EsgeeTech is a company that also relies on attracting a qualified workforce with interest in providing expertise to serve the semiconductor industry. Our collective backgrounds in fluid flow, electromagnetics, kinetic modeling, computational sciences, and computer science are examples of how diverse teams enable a company to excel amid an ever changing market. It also underscores the nature of plasma as a multidisciplinary subject, and further highlights the difficulties semiconductor manufacturers face in filling vacancies.
Interested in learning more about plasma flow simulations? Click here to take a look at our previous article. Feel free to follow us on Twitter and LinkedIn for more related news, or reach out to us directly at email@example.com. This post’s feature image courtesy of Hal Gatewood & Unsplash.
Esgee Technologies will be presenting at this year’s Society of Automotive Engineers (SAE) WCX World Congress Experience held in Detroit, Michigan from April 5th to 7th. Our paper, “Modeling of Switching Characteristics of Hydrogen-Nitrogen Filled DC Contactor Under External Magnetic Field,” was chosen from hundreds of submissions to be featured at the event.
WCX is among the top annual gatherings which provides an intersectional forum between automotive engineers, researchers, scientists, and technical innovators. This year’s topics include EV technology and electrical infrastructure, energy storage and battery disposition, as well as design and safety for automated vehicles.
We sat down with Dr. Rakesh Ranjan, who will be presenting on behalf of EsgeeTech this year, in order to learn more about the applications for this research and how they align with the conference’s goals:
What applications are there for EV relay arcs? And why choose SAE to discuss them?
SAE is the biggest confluence of engineers dedicated to enhancing our mobility in an environmentally friendly manner. If you are excited about the prospect of buying a cleaner vehicle which won’t contribute to environmental pollution, it’s likely that the EV technologies behind it started as concepts presented at an SAE conference. Technologies for the future of mobility have their beginnings right here at SAE conferences.
As for EV relays, it is a critical component for the safety of electric vehicles. With increasing power needs for electric vehicles, there comes an increase in things like battery size and voltage levels required to drive vehicles. An increase in voltage means that electric isolation of safety-critical components would be delayed due to prolonged arcing. So, how safe your vehicle is could ultimately depend on how quickly the arc channel inside the EV relay quenches.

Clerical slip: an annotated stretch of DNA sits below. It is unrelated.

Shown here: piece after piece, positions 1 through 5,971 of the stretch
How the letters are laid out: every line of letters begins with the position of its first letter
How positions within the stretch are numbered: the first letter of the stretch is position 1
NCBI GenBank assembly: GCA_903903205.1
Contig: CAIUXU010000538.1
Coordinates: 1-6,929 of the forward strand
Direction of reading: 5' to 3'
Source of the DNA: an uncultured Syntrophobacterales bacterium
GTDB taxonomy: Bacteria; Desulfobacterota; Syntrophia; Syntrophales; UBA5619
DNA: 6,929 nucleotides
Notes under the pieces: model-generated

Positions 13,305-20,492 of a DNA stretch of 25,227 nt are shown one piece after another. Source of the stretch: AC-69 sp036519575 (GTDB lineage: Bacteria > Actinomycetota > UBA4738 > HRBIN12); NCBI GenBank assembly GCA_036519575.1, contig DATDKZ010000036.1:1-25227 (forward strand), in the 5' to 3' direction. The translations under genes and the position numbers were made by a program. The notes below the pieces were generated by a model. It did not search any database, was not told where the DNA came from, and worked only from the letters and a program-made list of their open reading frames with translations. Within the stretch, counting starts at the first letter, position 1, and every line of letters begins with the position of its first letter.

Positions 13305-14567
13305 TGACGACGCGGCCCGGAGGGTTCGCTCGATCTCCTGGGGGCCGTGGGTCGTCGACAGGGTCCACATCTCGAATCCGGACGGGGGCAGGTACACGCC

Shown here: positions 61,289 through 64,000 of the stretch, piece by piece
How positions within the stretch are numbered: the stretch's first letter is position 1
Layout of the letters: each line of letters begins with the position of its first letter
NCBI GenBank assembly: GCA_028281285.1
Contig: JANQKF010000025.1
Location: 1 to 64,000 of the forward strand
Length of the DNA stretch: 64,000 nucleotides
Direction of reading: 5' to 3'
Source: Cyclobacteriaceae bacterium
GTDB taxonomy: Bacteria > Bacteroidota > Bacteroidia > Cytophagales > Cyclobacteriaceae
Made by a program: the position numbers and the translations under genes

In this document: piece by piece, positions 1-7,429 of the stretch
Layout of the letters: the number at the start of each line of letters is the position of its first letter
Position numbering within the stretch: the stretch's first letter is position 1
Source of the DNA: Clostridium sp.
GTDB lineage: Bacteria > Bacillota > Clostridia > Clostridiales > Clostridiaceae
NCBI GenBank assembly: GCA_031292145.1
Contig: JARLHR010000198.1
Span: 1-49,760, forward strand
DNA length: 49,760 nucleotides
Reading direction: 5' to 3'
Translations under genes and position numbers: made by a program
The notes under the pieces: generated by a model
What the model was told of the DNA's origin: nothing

Perhaps it may not be the first feature that consumers think of when it comes to vehicle safety, but for manufacturers and anyone involved in future maintenance on the vehicle, arc-resistant equipment is key to creating a safe environment. For the owner of an electric vehicle, arc-quenching is also a means of decreasing or completely removing the risk of damage from arc flash events. That, of course, is desirable because it means lowered maintenance costs and higher longevity for critical automotive components.
What is the quick takeaway from your talk?
A one-minute synopsis of my talk would be about the use of hydrogen-nitrogen mixtures for quenching of arcs. One typically associates hydrogen with flammability, but it also has fantastically high diffusive properties which could lead to quicker arc quenching. We report how hydrogen concentration leads to smaller arc lifetimes, which in turn improves a circuit’s interruption performance. We simulated contact separation in hydrogen-enriched and pure air environments using VizSpark™ which showed us that a strong external magnetic field can stretch the arc and reduce its extinction time.
You mention that you used VizSpark™ in your research. Why choose VizSpark™ specifically? What scenarios / applications is it useful for?
VizSpark™ is a multiphysics CFD solver which is capable of capturing the interaction between the plasma and flow with high fidelity. One thing which I really like about it is its robustness for a wide range of thermal plasma problems. You can throw in tough multiphysics problems: permanent magnets, high voltages and currents, supersonic flows, conjugate heat transfer. In terms of industrial applications, I could think of EV Relays, fuses, and high-voltage circuit breakers. It could also be used for safety assessment in high-voltage applications. For example, if there is local arcing inside a battery pack and you want to assess the root-cause through V-I traces, you could potentially do it in VizSpark™.
WCX ’22 Attendees can view Dr. Ranjan’s presentation in the “Electric Motor & Power Electronics” session from 10:00 AM to 10:30 AM CDT on Wednesday, April 6th.
Thanks for reading! If you’re still curious about the topics discussed in this article, check out the following journal papers (and ask us for a free copy!):
Ranjan, Rakesh, et al. Modelling of switching characteristics of hydrogen-nitrogen filled DC contactor under external magnetic field. No. 2022-01-0728. SAE Technical Paper, 2022.
Interested in learning more about plasma flow simulations? Click here to take a look at our previous article. Feel free to follow us on Twitter and LinkedIn for more related news, or reach out to us directly at firstname.lastname@example.org.